Professor Verasing Muangman delegated Professor Wachira Kochakarn, who was then working at Nopparat Rajathanee Hospital, to be the editor of the journal. As Professor Wachira recalled: “Initially there were only 2-3 articles at hand. This prompted us to look for more articles by phoning people to ask if they had research papers to publish in our journal. Unfortunately, it was difficult to locate them. So we needed to supplement the journal with review articles. We also started looking for sponsors for printing. Dealing with the printing house was very difficult at that time. To make a printing plate, we had to cut each piece and paste it on the plate. During floods, we had to wade through the water to get to the printing house.’’ Finally, with great determination and dedication from the staff, the Thai Journal of Urology year 13, issue 13, December 1992, was published. It was, indeed, an important resurrection of the TJU.

Professor Wachira was the Thai Journal of Urology’s editor from 1992 to 2000. During the second year of his editorship, which was the 14th year since the TJU had come into existence, he fulfilled the original intention of the journal’s founders by publishing two issues of the TJU annually. In 1999, when the TJU turned 20 years old, Professor Wachira set up the peer review system, taking another great leap forward – equivalent to the international journals’ standards. As for the problem of a lack of articles, it was resolved. Professor Krisada said in the year 2000 that the new curriculum for residency training takes 4 years for completion and requires residents in urology to present their research at certified conferences and publish their work, before they are eligible to undertake the examination for graduation. This has resolved the problem about finding articles.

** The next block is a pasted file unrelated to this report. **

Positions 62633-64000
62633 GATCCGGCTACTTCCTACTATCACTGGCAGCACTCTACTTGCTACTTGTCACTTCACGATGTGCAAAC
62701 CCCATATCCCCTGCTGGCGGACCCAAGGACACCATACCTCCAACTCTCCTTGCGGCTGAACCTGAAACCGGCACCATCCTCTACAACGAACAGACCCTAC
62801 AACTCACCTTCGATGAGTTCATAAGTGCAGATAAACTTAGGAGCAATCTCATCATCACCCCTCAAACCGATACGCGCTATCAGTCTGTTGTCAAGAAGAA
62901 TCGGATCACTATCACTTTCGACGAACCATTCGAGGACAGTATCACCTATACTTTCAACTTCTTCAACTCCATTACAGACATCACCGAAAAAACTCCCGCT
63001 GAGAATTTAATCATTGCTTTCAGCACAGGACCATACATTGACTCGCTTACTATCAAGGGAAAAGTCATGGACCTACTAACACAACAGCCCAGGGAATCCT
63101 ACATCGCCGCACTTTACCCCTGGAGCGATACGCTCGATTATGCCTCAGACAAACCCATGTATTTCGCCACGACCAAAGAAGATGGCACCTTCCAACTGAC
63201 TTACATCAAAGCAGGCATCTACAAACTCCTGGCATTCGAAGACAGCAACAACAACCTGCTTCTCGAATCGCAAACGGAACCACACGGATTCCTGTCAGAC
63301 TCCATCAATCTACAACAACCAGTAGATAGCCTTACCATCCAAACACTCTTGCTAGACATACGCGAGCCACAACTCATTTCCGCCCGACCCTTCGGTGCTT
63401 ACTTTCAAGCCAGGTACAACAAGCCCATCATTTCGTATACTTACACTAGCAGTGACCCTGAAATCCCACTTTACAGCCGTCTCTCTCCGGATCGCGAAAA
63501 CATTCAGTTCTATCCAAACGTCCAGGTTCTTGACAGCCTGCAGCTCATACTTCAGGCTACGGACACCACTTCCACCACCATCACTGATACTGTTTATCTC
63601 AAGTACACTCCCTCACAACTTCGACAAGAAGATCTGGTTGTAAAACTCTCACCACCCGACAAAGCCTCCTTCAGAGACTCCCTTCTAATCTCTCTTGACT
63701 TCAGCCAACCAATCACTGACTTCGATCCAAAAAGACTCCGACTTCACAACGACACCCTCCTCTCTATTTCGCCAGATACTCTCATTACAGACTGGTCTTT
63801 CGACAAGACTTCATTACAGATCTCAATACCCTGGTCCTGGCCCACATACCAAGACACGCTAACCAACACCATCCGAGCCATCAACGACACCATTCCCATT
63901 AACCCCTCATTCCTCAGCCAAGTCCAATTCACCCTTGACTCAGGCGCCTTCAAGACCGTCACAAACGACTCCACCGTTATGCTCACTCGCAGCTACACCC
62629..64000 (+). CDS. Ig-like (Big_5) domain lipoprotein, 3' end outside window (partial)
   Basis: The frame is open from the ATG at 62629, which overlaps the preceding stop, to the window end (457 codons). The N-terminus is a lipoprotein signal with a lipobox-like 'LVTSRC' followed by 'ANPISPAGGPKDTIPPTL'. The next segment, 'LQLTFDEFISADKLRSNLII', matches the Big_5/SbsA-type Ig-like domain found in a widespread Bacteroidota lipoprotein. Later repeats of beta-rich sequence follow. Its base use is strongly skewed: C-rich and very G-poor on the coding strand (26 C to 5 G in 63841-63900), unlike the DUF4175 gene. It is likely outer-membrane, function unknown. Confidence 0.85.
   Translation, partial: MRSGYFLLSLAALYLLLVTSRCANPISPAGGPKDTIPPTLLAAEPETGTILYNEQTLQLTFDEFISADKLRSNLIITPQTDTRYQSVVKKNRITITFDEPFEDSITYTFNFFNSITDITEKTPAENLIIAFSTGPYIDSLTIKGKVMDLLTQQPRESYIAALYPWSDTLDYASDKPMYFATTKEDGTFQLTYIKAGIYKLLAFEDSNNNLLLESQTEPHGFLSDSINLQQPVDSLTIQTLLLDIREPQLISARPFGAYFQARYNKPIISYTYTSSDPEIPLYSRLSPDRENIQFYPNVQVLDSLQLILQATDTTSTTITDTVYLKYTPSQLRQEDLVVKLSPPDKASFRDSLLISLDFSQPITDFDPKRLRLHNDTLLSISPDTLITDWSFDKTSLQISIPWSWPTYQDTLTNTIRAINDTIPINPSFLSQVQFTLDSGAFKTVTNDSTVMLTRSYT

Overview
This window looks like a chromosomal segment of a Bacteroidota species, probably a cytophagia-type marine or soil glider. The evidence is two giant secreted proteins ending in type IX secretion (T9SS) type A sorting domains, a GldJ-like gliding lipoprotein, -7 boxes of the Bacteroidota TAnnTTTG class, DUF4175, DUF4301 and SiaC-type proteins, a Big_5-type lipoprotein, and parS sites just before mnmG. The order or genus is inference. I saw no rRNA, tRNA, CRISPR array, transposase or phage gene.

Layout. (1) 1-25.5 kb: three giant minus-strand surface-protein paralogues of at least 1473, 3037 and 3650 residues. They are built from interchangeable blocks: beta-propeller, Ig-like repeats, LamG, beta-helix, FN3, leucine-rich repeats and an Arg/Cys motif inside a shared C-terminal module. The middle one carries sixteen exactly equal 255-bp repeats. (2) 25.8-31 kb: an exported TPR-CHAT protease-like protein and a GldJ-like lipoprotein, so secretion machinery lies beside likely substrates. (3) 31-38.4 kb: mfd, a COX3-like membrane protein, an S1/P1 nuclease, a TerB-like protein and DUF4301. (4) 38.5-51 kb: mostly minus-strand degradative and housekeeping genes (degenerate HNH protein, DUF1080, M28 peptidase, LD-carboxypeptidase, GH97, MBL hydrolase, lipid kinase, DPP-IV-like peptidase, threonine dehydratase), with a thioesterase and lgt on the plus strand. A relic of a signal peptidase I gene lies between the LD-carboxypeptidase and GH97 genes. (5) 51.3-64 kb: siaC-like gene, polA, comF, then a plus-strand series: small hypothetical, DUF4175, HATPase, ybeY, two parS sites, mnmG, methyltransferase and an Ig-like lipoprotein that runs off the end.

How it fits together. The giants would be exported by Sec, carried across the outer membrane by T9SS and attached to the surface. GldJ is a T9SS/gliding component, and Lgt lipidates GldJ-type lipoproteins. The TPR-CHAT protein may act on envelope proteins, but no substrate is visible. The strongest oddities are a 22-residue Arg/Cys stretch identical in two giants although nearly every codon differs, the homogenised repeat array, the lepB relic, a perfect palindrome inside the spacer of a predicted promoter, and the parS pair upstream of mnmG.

The Thai Journal of Urology normally publishes its first issue of the year in June and its second issue in December. But the author would like to document that an exception has been made twice. In 2004, which was the 25th year of the TJU, the first issue was published in March and the second issue in June. Moreover, in 2005 there was the publication of a special edition in December, which fell under the 26th year of the TJU.